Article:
Wednesday, January 18, 2012

The Quiet Earth Is Uneven, Ends Fascinatingly

As middle age approaches, I've found myself battling an intractable foe -- the ever-expanding belly. For some reason, I can't seem to shrug off the calories like I used to, so mornings find me sweating away the calories. I've taken to sussing out odd or obscure movies to watch while I workout, anything to keep exercise from getting boring. And while trolling top-ten lists for viewing ideas, I stumbled across The Quiet Earth, a 1985 post-apocalyptic SF film shot entirely in New Zealand.

On July 5th at 6:12 a.m., the world ended. Researcher Zac Hobson woke mere moments later. Upon leaving his room, he finds no armed uprisings or nuclear fallout, no devastating plague or marauding mutants, only a city empty of all people and utterly silent. A search throughout the deserted metropolis turns up only a single clue at the scientific center where Hobson once worked, a blinking prompt on a screen that read, "Project Flashlight complete." Seems the global power grid he and his colleagues had worked on wasn't as harmless as they initially thought. Hobson begins taking steps to contact any survivors of what he calls The Event, broadcasting a looped message from a radio station and painting billboards with his contact information. But as the days stretch on, he begins to wonder: Could he be the last man alive?

Alas, anyone who picks up a DVD of The Quiet Earth will have that question quickly answered. Perhaps this is one production where the actors and actresses' names -- note the plural -- shouldn't be printed in plain sight. But some surprises still lay in store. The film revels in unexpected developments, some stunning, others bewildering. The initial scenes of Hobson wandering around abandoned shopping malls and highways strewn with empty cars possess an eerie beauty. But whenever director Geoff Murphy tries to amp up the intensity, the proceedings turn absurd. One would expect a man in Hobson's situation to undergo some mental strain. But to don women's lingerine, bust into a Catholic church with a shotgun, scream, "If you don't come out I'll shoot the kid!" and blast the crucified Christ above the altar? Yeah, not so much. Most pundits also dislike the ending, which is so unexpected it seems at first like the dictionary definition of a non sequitor. However, careful viewers may take note of the subtle clues that Murphy sprinkled throughout the narrative, clues that make the conclusion feel more appropos, and that may be worth the price of admission.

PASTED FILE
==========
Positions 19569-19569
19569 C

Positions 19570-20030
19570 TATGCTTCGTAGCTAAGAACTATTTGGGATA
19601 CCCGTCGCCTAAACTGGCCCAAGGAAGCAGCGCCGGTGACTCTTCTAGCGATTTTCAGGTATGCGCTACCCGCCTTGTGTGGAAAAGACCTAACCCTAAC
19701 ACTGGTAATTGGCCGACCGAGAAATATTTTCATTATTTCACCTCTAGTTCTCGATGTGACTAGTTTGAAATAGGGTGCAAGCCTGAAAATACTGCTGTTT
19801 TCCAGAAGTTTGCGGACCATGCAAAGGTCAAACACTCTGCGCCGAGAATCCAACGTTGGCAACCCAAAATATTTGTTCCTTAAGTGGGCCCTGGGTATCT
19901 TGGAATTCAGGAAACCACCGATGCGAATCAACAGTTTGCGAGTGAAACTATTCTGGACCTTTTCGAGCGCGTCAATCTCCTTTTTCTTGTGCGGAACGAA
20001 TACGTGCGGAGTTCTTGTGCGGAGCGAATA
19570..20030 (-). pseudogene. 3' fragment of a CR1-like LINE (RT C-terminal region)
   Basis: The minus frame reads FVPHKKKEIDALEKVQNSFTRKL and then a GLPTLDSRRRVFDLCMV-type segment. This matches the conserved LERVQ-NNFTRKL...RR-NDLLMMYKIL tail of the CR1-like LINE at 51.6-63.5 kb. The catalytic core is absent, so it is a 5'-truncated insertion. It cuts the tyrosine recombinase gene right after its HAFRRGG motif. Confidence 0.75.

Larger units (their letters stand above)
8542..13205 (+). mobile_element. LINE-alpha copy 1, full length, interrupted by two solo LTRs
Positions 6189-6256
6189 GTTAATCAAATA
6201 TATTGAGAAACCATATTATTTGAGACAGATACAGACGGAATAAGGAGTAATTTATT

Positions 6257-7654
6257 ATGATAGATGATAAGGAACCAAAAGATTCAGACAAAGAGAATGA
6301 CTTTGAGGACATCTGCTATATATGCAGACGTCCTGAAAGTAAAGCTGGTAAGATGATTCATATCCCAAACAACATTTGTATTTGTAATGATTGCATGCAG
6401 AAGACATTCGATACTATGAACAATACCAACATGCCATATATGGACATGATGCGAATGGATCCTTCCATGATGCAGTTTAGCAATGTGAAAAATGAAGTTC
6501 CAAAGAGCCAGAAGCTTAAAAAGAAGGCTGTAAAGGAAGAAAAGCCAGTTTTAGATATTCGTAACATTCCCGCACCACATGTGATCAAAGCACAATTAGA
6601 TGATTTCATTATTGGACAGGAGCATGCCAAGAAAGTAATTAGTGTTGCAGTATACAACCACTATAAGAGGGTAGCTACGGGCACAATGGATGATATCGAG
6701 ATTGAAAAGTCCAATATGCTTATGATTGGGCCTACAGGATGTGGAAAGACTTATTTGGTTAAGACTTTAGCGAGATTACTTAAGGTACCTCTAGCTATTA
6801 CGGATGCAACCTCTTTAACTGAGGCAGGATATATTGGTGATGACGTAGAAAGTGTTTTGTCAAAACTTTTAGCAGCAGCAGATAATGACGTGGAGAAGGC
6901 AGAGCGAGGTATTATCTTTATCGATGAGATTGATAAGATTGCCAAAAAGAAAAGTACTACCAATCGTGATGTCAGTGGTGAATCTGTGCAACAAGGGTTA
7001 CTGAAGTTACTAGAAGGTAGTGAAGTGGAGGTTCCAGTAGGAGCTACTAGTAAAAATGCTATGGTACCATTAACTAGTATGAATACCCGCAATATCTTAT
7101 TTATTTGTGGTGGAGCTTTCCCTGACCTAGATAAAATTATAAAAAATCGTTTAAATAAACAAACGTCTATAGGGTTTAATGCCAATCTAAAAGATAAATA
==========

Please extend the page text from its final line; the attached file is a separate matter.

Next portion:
(Picture: CC 2009 by Marshall Astor - Food Fetishist)

8 comments:

Donna Hole said...

Sounds like a movie I'd hang out on my eliptical with :) I'm weird, but sometimes I like cheesy B movies.

......dhole

Jim Murdoch said...

I watched the trailer but for the life of me I can't remember seeing this one and it's not like me to miss a good (or even a bad) end of the world film. I will definitely be checking this one out.

Loren Eaton said...

Donna,

It definitely has its cheesy moments, but I found parts of it really quite fascinating.

Loren Eaton said...

Jim,

Let me know what you think of it. Internet opinion is definitely divided.

Jackie Jordan said...

The trailer was interesting, yet the movie wouldn't be on my Top Ten list. However, I would like to see a post-apocalyptic movie based on biblical mythology. Most of the End-of-Days films leave me feeling forlorn and destitute.

Loren Eaton said...

However, I would like to see a post-apocalyptic movie based on biblical mythology.

I know of virtually no movies like this that are any good. I mean, there's the whole Left Behind series, but I think they're best (forgive me for this) left behind themselves.

Jackie Jordan said...

Ha! Your opinion is well-received. I'll have to, finally, see that series in the near future. Truth be told, I'm simply partial to something that I wrote in the early '80s, mainly sci-fi with a religious twist. "Better left behind" – I love that!

Loren Eaton said...

Jackie, you may enjoy The Passage. True, it's a book, but the author uses the story of Noah as a bracketing device. Great book.